Workers Comp Medicare Set Aside (WCMSA)
Payout totals for all annuities to fund the above expenses should be used rather than cost or present values of any annuities. Also, any previously settled portion of the WC claim must be included in computing the total settlement amount. In order to determine the total settlement amount when using an annuity, please be advised that Medicare determines the value of the annuity based on how much the annuity is expected to pay over the life of the settlement, not on the Present Day Value (PDV) or cost of funding that annuity.
As a Chartered Financial Consultant, I often deal with annuities. My concern on the above passage is a very small annuity spread over many years can actually trigger the reporting limit. If an insurance carrier is looking at lifetime meds, one of the most efficient ways to settle claims will be affected.
If an employer/TPA/insurance carrier wants to avoid the reporting limit, the easiest method would be to shop for annuities that show a lower final payout. This could be detrimental to the injured employee over the long term.
Current Medicare Beneficiaries
However, CMS wishes to stress that this is a CMS workload review threshold and not a substantive dollar or “safe harbor” threshold. Medicare beneficiaries must still consider Medicare’s interests in all WC cases and ensures that Medicare is secondary to WC in such cases. In other words, if the total settlement amount is $25,000 or less, the parties to the settlement are still required to consider Medicare’s interests. The recommended method to protect Medicare’s interests is to enter into a Medicare Set Aside arrangement to protect Medicare’s interests, even though CMS will not review the proposal.
The concern here is that even a small settlement with a Medicare beneficiary has to contain a set aside agreement. This may likely affect a large number of lower dollar settlements. This will encourage the carriers/TPAs/employers to not settle these files.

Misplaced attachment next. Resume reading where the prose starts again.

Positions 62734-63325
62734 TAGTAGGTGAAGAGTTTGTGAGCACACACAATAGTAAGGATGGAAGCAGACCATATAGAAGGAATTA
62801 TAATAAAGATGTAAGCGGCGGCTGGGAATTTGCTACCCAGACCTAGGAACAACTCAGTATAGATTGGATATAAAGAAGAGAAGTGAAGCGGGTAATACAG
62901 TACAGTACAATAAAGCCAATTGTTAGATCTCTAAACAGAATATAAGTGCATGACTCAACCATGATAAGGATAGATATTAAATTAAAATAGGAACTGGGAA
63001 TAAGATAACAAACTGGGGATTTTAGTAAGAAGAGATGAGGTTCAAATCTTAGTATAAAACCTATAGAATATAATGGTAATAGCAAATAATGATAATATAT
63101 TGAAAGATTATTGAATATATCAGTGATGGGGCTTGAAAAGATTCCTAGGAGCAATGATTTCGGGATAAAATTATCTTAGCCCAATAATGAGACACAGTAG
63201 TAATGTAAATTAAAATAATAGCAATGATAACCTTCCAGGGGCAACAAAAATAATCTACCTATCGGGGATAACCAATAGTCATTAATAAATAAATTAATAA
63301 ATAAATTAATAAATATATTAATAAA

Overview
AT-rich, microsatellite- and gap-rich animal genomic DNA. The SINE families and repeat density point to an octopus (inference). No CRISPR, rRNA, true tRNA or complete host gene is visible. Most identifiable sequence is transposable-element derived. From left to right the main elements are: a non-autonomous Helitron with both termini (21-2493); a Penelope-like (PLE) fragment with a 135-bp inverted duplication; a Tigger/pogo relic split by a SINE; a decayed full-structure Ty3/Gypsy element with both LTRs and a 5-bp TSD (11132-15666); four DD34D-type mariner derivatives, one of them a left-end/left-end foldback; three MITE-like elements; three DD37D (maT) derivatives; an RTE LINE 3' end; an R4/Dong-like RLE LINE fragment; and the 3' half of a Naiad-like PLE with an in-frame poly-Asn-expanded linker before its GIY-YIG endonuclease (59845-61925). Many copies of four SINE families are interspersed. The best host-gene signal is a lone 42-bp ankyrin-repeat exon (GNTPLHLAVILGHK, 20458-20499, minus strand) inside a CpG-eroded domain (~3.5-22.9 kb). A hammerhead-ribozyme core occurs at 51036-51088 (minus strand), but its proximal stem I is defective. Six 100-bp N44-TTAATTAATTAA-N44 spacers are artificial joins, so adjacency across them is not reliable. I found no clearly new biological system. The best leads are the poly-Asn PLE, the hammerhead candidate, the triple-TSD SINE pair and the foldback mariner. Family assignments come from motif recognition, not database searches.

Review Thresholds are Subject to Adjustment
Both the beneficiary and non-beneficiary review thresholds are subject to adjustment. The CMS reserves the right to modify or eliminate its review criteria if it determines that Medicare’s interests are not being protected. Claimants, employers, carriers, and their representatives should regularly monitor this website for changes in policies and procedures.
This paragraph is actually what made me decide to write this article. The review thresholds are subject to adjustment. If the CMS decides their interests are not being protected in the overall Workers Comp industry, then they can modify the rules as they see fit?
What happens if in 20 years, the CMS says that for the last 30 years, their interests have not been protected on ALL claims under $25,000? Are they allowed to retroactively require MSA’s to protect their interests?
If a carrier/TPA/employer has settled a file that does not require CMS approval, but then the rules now require a WCMSA, would the settlement have to be redone?
What if the settlement had already been paid and the file was closed? Would the file have to be reopened and a new settlement agreement completed?
When all the data is reported to the CMS and the FIO, will the statistics change? My main point for this article is the CMS based their rules on the statistics they had in their possession. As most carriers have not reported their data, were the conclusions drawn by CMS based on accurate data? That worries me.
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